DiamondonNet Dictionary
DiamondonNet dictionary of common loose diamonds and diamond jewelry terms in the industry and their meanings.
Click on the letters below and choose the word or phrases you'd like to learn.

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Color
Refers to the degree to which a diamond is colorless. Diamond color has a significant impact on its value. The color scale ranges from D to Z, from colorless to light yellow. Warmer colored diamonds (K-Z) are particularly desirable when set in yellow gold. Icy winter whites (D-G) look stunning set in white gold or platinum.


Color Grade Diagram



Color Grade
Description
D
This is the highest Color Grade and absolutely colorless. Price is high due to its rarity but hey, if you can afford it, go ahead...
E
It is colorless to the unaided eye. Only a trained gemologist using special equipment can determine any color difference between a D- and an E-color diamond. This is considered a rare diamond.
F
Colorless, a slight color detected by an expert gemologist, but still considered a Colorless grade and a high-quality diamond. This will work with any white gold or platinum.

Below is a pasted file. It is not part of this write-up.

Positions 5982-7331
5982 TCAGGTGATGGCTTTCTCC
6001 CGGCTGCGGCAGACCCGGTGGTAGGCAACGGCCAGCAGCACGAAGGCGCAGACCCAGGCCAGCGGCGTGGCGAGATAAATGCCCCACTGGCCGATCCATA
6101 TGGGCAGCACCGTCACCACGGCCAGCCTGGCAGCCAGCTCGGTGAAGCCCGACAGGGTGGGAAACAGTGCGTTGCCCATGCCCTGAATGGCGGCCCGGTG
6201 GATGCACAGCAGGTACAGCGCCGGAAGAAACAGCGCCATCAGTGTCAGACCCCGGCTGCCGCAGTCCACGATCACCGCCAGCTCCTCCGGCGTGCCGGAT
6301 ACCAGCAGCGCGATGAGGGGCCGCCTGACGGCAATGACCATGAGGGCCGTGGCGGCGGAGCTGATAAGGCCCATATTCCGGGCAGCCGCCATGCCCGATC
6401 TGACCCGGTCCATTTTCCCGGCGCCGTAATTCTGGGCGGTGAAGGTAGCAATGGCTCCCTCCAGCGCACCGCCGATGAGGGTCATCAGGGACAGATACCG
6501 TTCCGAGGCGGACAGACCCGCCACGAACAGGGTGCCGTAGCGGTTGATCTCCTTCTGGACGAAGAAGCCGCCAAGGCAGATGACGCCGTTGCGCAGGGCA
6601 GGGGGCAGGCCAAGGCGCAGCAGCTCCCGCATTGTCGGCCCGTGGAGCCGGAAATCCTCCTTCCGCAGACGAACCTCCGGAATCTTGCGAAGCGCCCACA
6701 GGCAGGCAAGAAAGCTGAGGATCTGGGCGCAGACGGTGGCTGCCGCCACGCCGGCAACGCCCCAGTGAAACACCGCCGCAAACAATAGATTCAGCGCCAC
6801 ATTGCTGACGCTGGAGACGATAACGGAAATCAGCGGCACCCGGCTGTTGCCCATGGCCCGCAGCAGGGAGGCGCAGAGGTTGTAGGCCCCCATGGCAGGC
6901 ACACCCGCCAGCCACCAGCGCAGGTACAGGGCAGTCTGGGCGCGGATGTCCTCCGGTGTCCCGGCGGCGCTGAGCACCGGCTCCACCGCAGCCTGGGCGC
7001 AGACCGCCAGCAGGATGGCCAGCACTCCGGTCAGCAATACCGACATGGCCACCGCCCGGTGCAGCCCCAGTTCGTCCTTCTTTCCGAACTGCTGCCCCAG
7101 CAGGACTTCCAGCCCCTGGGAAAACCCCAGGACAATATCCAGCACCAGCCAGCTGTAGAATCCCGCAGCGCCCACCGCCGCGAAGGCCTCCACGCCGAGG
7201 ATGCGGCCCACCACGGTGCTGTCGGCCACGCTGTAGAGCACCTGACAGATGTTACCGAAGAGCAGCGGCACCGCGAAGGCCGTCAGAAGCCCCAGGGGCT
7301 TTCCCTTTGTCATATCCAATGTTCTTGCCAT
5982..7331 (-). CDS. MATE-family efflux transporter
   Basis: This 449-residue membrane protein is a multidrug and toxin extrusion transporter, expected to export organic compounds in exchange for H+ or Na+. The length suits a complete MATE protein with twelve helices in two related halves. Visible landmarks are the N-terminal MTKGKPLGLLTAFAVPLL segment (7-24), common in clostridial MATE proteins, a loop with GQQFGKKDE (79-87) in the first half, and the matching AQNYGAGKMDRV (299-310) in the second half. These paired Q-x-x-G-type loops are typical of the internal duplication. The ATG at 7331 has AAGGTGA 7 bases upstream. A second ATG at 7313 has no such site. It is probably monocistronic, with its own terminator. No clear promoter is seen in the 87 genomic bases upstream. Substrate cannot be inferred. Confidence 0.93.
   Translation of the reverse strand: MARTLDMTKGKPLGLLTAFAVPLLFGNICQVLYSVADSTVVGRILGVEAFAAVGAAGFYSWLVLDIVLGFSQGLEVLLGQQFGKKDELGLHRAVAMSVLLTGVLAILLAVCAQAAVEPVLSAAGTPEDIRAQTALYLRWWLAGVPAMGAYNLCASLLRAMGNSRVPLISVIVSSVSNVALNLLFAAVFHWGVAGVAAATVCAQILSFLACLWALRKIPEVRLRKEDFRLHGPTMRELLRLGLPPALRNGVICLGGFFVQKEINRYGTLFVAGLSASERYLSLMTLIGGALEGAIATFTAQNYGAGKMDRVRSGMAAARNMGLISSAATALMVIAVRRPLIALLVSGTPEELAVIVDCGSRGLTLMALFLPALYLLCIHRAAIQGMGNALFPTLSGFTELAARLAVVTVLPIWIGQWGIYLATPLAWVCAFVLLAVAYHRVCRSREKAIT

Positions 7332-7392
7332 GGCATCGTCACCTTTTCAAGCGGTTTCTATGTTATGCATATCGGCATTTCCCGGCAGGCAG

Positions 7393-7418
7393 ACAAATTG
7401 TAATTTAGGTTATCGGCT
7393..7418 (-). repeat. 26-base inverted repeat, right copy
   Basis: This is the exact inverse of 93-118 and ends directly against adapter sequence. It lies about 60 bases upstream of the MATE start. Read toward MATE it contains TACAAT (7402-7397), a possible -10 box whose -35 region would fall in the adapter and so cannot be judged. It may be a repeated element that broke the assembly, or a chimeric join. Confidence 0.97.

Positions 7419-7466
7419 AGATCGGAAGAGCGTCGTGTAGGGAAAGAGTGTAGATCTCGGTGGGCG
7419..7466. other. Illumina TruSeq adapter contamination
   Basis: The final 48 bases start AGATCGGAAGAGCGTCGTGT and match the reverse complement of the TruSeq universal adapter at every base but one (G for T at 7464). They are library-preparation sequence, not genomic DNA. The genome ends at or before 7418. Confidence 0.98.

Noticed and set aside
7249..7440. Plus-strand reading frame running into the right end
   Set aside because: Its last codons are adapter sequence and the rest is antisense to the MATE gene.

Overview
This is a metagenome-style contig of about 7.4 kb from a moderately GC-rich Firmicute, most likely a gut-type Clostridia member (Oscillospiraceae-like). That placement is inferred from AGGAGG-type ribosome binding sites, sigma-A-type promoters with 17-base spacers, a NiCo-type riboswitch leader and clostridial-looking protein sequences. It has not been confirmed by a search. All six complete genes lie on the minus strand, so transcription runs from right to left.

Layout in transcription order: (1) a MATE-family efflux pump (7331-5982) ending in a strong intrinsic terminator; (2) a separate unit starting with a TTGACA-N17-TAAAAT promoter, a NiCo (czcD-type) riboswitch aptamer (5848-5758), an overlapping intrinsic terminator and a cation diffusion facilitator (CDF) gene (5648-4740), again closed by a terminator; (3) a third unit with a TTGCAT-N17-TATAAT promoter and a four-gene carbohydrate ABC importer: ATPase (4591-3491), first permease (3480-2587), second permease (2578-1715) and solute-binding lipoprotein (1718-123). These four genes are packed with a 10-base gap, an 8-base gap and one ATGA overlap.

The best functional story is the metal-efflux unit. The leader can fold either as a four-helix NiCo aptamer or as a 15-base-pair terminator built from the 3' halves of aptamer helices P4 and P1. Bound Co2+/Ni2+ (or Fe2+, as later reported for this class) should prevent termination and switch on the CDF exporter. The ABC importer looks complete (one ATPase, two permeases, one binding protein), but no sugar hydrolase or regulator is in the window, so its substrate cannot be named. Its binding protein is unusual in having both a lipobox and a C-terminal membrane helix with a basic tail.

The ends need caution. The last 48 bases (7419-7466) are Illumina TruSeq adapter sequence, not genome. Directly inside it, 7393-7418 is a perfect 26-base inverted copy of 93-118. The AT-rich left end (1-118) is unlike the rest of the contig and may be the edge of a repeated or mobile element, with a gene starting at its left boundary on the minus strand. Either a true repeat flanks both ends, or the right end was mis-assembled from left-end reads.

G
This diamond is nearly colorless with an extremely faint tint that is noticeable only to a trained gemologist. G-color diamonds are ideal for beautiful jewelry because they offer an outstanding value at a lesser price compared to the colorless grades, but it still appears to be colorless when mounted.
H
This has an advantage of exceptional value due to the near colorless range. This diamond will appear colorless when mounted on a very slight tint of color.
I

Near-colorless with a slightly detectable tint and is an excellent value.

J
J, J, J... what can i say. Might look better when viewed in the day. Or even better if you may... less to pay to go for a K.
K
This grade begins to show a tint of color when they are of half carat or more. If mounted in white color metals, they may appear as a J-grade.
L
Diamonds graded L show visibly more marked color, and are classified as faintly tinted or colored.
M
Slightly tinted, the line between an L- and M-grade diamond is so thin.
N - Z
Color noticeable by the naked eye.


Fancy Color Grade Diagram



Color Grade
Description
FLY

Fancy light yellow.
There is slight yellow tint that can be detected by human eye on this color range. The buyer perception of color for yellow diamonds is confident, intelligent and wordly. Lighter shades are a great value because they still look yellow, yet you can have more size for the money.

FY
Fancy Yellow.
This color range has yellow hue but less saturated. These stones are very beautiful but less expensive than intense and vivid range.
FI
Fancy Intense.
Intensity color range for diamonds have richer color and quality. Values of this kind of diamond are higher.
FYV
Fancy Yellow Vivid.
Vivid yellow diamonds are the rarest and most unique diamonds. These characteristics make it the most expensive kind from any other range.



Grading Natural Fancy Yellow Color Diamond
Range from Vivid to Light



Diagram of Non-fancy Diamond
Range from Z - U